Fig 2. Dynamic light scattering of dilute solution of SiO2 nanopartices, to which increasing amounts of protein polymers CR4 and T9-CR4-T9 have been added.

Hydrodynamic radius RH(nm) versus protein polymer concentration Cprot(g/L). Orange squares: T 9- C R4- T 9, blue circles: C R4. Error bars indicate the range observed for three repeats.

Composite gel formation

The formation of 1mM T9-CR4-T9 composite gels, after a temperature quench from T = 50°C to T = 20°C, was monitored using oscillatory rheology at a single low amplitude and frequency (ω = 6.28rad/s, γ = 1%). Results are shown in Fig 3. The formation of the network depends sensitively on the weight fraction of SiO2 nanoparticles: for 0 and 2% of SiO2 nanoparticles, we observe a sigmoidal growth of the gel modulus that reaches its plateau strength after about 10 hours—see Fig 3A. Higher nanoparticle weight fractions slow down the gelation dynamics, with the 7% gel clearly not yet having reached equilibrium even after 20h. A similar slow ageing was observed previously for particle-hydrogel composites, and ascribed to slow relaxation of non-equilibrium aggregated structures [22, 23]. Final moduli after 10h and 20h are shown in Fig 3B. A comparison with the classic Guth-Smallwood-Eshelby inclusion theory that would apply if the particles had been inert fillers [2426]shows that the adsorption of the T9-CR4-T9 to the nanoparticles leads to a significant increase of the modulus, beyond that expected for inert fillers.

Fig 3. Composite gel formation and final moduli for 1mM T9-CR4-T9.

A: Linear oscillatory rheology at fixed frequency and amplitude (ω = 6.28rad/s, γ = 1%) versus gelation time for different volume fractions of SiO2 nanoparticles. Dark blue: 0%, light blue: 2%, green: 3.5%, yellow: 5%, dark red: 7%. For 3.5% (green) and 7% (dark red) filler fraction, duplicates of the experiments are also given to illustrate the degree of reproducibility. B: The modulus after 10h (open symbols) and 20h (filled symbols) of gel formation; the color/symbol combination indicates the volume fraction of filler and is used for all figures, colors are as in A. The dash-dotted line indicates the linear Guth-Smallwood-Eshelby prediction (see text); the dashed line indicates a ϕ3/2 fit to indicate the nonlinear nature of the trend. The vertical dashed line indicates the boundary between the one phase (1ϕ) and two phase (2ϕ) regions.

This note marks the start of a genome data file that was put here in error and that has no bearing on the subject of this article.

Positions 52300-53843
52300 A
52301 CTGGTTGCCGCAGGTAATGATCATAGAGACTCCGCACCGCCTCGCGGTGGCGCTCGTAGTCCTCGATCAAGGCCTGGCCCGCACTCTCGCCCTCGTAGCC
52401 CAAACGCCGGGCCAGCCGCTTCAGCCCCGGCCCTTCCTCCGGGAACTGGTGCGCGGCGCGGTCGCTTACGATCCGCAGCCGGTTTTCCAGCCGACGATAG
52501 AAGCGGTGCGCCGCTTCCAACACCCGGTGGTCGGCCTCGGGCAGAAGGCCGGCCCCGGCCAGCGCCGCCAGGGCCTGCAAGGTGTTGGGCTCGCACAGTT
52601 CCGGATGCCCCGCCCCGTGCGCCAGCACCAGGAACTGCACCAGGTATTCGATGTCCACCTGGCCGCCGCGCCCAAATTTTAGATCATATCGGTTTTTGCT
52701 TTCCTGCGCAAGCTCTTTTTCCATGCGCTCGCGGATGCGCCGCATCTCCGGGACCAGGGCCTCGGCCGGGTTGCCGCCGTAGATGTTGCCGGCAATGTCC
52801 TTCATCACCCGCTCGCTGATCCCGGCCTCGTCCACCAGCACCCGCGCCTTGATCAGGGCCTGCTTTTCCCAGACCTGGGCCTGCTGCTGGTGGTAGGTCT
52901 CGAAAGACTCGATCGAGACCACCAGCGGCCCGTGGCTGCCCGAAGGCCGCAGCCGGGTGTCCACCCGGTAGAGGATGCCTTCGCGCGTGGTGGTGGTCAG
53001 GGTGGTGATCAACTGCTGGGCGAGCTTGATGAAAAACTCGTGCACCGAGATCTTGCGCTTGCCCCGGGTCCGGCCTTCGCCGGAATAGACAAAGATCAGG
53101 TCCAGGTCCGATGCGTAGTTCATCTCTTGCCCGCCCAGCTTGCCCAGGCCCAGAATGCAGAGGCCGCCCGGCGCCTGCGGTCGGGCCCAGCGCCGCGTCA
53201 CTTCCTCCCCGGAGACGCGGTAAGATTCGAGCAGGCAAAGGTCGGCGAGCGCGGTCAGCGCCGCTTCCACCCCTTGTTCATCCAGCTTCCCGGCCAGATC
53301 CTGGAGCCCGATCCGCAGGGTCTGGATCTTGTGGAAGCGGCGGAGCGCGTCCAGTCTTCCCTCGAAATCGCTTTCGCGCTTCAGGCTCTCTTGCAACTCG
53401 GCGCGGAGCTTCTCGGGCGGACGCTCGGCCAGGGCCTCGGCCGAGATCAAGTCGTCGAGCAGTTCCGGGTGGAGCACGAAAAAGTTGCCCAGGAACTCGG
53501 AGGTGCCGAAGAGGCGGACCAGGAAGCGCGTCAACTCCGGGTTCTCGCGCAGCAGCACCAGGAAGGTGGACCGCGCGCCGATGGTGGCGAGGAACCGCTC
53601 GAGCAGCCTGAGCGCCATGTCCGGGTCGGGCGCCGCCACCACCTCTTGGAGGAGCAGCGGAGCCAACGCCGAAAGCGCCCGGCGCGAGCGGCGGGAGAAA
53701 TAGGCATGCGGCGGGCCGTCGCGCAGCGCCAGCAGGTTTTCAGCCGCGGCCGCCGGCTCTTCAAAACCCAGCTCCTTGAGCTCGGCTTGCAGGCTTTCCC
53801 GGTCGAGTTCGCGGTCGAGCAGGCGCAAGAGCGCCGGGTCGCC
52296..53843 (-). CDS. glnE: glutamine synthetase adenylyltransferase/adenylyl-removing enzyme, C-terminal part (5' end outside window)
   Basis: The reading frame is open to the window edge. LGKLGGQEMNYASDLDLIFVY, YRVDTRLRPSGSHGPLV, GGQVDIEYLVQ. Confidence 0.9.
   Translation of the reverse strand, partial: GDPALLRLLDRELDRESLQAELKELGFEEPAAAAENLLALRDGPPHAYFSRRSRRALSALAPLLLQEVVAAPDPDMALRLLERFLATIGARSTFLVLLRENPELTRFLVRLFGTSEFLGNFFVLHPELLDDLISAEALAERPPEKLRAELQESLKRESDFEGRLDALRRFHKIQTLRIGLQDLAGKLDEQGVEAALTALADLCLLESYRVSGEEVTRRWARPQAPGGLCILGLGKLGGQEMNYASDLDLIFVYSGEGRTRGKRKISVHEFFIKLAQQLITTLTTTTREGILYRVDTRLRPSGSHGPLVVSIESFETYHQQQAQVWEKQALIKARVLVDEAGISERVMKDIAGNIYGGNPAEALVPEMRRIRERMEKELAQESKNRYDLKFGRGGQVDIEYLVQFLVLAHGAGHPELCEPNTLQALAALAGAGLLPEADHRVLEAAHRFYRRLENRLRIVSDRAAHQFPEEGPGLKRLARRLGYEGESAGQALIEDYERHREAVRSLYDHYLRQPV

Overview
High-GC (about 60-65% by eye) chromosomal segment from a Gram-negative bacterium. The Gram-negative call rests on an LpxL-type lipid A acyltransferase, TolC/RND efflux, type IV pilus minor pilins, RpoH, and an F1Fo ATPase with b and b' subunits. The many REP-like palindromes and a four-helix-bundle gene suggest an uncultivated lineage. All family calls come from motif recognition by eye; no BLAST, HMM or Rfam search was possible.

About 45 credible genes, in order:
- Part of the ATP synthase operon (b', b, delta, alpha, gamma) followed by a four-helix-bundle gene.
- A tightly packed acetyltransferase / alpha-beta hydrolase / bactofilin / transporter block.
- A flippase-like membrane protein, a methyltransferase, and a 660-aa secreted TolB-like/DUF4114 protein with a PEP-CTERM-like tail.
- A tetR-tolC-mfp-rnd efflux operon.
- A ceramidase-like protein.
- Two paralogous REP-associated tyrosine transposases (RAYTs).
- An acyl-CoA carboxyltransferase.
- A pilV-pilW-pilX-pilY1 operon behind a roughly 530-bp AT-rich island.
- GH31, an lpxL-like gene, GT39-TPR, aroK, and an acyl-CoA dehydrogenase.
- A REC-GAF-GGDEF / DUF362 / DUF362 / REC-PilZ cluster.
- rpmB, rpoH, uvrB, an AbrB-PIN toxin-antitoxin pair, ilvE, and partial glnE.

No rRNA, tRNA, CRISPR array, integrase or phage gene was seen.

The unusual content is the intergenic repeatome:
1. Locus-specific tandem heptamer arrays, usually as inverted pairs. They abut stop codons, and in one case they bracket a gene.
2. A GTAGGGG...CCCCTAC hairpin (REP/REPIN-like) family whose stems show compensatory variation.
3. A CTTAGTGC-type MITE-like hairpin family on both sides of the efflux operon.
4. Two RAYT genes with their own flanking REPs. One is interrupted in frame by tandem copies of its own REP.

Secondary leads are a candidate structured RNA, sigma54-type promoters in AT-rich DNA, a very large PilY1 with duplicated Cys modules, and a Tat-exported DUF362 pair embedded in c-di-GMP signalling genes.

As is the case for many polymer/nanoparticle composite systems in which the polymer/nanoparticle interactions are not very strong [27], there is only limited compatibility of the SiO2 nanoparticles and the 1mM T9-CR4-T9 hydrogels. We need to distinguish the cases of compatibility at temperatures above and below the melting temperature of the T9-CR4-T9 hydrogels (around 37°C) [16, 28]. Above the melting temperatures, systems are in a liquid state and presumably in thermodynamic equilibrium. We observe that at a temperature of 50°C and a protein concentration of 1mM, segregative phase separation occurs at particle volume fractions of 8% or larger. An example of a phase separated system at 10% of silica particles is shown in Fig 4. The phase boundary at high temperatures is not necessarily the same as that at low temperatures, but since macroscopic phase separation is usually slower than the gelation processes, the typical case is that any phase separation that will occur upon cooling is arrested at some stage by the gelation process. This also appears to be the case for the silica/T9-CR4-T9 composites: we observe a transmittance of cooled-down samples that strongly decreases with the nanoparticle concentration (Figs 4 and 5).

Fig 4. Limited compatibility of SiO2 nanoparticles with 1mM T9-CR4-T9.

Pure protein sample is transparent. Composite samples (from 2% to 7%) are slightly turbid; no obvious phase separation occurs even after 50 hours. A composite sample with 10% particles phase separates a high temperature (50°C, right).

Fig 5. Transmittance of samples with various fractions of particles.

The vertical dashed line indicates the boundary between the one phase (1ϕ) and two phase (2ϕ) regions.

Cryo-SEM (Fig 6) reveals the macrostructure of the silica/T9-CR4-T9 composites. Control images for the pure protein networks (Fig 6A and 6B) allow us to distinguish the proteins from the much larger SiO2 nanoparticles. In a 7% composite sample (Fig 6C and 6D), the SiO2 nanoparticles appear to be well dispersed in the hydrogel matrix, suggesting that if during cooling a phase boundary was encountered, the resulting phase separation has not progressed far and was quickly arrested.

Fig 6. Cryo-SEM images.

A and B are from a pure protein sample pictures, small dots are proteins. C and D are from a 7% composite sample. Large dots are SiO2 nanoparticles. Intermediate concentrations and full images are available in S1 Figs.

Influence of particles on frequency dependent storage and loss moduli